NOVEL APPROACH: Ground control

Markus Almond brings zines into the mainstream


May 21. 2014 12:24AM
By Kacy Muir Weekender Correspondent




‘Brooklyn to Mars’

Markus Almond

Rating: W W W W W

Books released the week of May 26:

• ‘The One and Only’ by Emily Griffin

• ‘Brunette Ambition’ by Lea Michele

• ‘Resistant’ by Michael Palmer

• ‘Three Bears in a Boat’ by David Soman

• ‘Sons of Wichita: How the Koch Brothers Became America’s Most Powerful and Private Dynasty’ by Daniel Schulman



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As if by chance, a title — “Brooklyn to Mars” — comes into view. I imagine the author, Markus Almond, calling out, urging me closer with a wave of his hand. I sit and read as though Almond is speaking to me, telling me what this book means to him and what it should mean to me — to all of us.


“This book is for you, laborer of love, seeker of art, lover of songs, farmer of thoughts or ideas that need to take over the world. I believe that right now, more than ever, anything is possible in your life.” In only a matter of sentences, the mood has shifted. In our lives, the despair or uncertainty we beheld, lifted.


These are the very same words that led Almond to where he is today — from humble beginnings to the publication of his first major work, which is steadily garnering all the attention. Based in New York City, Almond has spent much of his professional life as a musician, writer, and do-it-yourself publisher. The work, which is a compilation of previous issues of his same-titled magazine, is evidence of Almond’s varied artistry. A particularly keen wordsmith, Almond also seeks to uphold the rare literary form that is zine publication.


It is important to note that Almond’s past zines appeared electronically and as limited print editions, all of which were typed and assembled by hand with sweat, scissors, blood, glue, and tears. The current compilation, however, only exists electronically, but does encompass all five zine issues: “Getting Started” (I), “Minimalism” (II), “Will Power” (III), “Karoshi” (IV), and “Self-Talk” (V). In prose style, most of the pieces are brief, upfront and, above all, powerful. Much of the collection offers optimism in what seems to be a sometimes lackluster world.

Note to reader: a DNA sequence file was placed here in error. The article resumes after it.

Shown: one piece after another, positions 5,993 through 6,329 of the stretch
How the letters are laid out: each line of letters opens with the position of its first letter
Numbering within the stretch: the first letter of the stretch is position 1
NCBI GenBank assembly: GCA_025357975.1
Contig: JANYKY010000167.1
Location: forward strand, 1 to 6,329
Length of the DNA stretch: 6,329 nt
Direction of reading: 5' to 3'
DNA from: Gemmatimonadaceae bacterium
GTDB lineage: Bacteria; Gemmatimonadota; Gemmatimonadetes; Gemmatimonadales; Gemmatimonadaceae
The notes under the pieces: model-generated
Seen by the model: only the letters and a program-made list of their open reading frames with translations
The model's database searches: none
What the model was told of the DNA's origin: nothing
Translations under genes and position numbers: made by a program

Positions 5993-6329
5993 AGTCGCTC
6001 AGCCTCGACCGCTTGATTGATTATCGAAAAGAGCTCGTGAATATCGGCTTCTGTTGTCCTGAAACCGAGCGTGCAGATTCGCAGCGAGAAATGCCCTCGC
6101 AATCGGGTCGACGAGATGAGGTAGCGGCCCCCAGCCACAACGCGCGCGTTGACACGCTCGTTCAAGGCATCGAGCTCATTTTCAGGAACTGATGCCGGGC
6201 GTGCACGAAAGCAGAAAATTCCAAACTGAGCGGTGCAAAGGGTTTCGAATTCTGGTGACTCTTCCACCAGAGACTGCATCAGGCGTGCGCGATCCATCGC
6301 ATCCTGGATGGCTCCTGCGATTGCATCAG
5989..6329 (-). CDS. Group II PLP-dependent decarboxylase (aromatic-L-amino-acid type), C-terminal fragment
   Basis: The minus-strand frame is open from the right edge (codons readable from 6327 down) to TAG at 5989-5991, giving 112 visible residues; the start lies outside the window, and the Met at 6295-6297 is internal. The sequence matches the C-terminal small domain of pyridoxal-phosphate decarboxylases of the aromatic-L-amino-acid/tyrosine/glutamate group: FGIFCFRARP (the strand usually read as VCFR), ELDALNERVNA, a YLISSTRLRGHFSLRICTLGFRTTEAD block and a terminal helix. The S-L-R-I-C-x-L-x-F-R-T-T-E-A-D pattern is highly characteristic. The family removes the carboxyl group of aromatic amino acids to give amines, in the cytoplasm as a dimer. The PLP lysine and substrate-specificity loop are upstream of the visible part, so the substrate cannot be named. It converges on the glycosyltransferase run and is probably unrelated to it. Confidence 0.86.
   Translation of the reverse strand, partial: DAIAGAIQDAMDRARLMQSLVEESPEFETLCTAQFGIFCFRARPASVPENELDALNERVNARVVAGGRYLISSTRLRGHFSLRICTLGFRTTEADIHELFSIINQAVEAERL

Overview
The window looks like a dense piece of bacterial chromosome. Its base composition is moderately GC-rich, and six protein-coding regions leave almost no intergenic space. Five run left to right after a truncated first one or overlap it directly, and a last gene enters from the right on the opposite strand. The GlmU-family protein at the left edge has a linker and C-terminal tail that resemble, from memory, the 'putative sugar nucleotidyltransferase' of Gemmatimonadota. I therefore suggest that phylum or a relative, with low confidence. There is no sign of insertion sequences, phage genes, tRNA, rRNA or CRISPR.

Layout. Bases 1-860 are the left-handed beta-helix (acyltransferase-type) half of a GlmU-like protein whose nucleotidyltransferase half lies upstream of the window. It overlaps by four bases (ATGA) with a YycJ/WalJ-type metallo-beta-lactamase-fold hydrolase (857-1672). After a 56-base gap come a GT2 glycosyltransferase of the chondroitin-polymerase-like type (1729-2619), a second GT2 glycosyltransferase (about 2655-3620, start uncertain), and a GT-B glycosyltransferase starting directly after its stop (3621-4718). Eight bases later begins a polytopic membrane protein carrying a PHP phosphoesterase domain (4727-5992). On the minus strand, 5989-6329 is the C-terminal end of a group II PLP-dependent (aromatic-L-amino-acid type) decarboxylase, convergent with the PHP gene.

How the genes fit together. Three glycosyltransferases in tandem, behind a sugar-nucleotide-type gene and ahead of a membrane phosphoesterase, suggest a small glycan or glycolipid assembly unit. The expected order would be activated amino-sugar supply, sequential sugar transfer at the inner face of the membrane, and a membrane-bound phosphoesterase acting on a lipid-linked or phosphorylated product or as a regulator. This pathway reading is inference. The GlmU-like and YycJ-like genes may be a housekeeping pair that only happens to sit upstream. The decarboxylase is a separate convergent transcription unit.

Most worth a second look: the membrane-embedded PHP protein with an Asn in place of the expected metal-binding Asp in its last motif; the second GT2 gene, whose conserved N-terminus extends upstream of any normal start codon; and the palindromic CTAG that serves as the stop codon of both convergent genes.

More often than not, Almond seeks to reinforce our happiness by placing the responsibility of both the good and the bad in our own hands. Almond speaks through the pages as though he is our oldest and wisest friend, giving us advice along the way: “Without passion, you’re not going to make it. Don’t be afraid to set your heart on fire for something you believe in. And don’t be afraid to disregard that which does not get your blood boiling in the morning.”


“Brooklyn to Mars” is a pivotal and life-changing book that leaves readers with the most important message of all — that small beginnings can lead to extraordinary endings, should we be willing to take the first step.


‘Brooklyn to Mars’ by Markus Almond Rating: W W W W W




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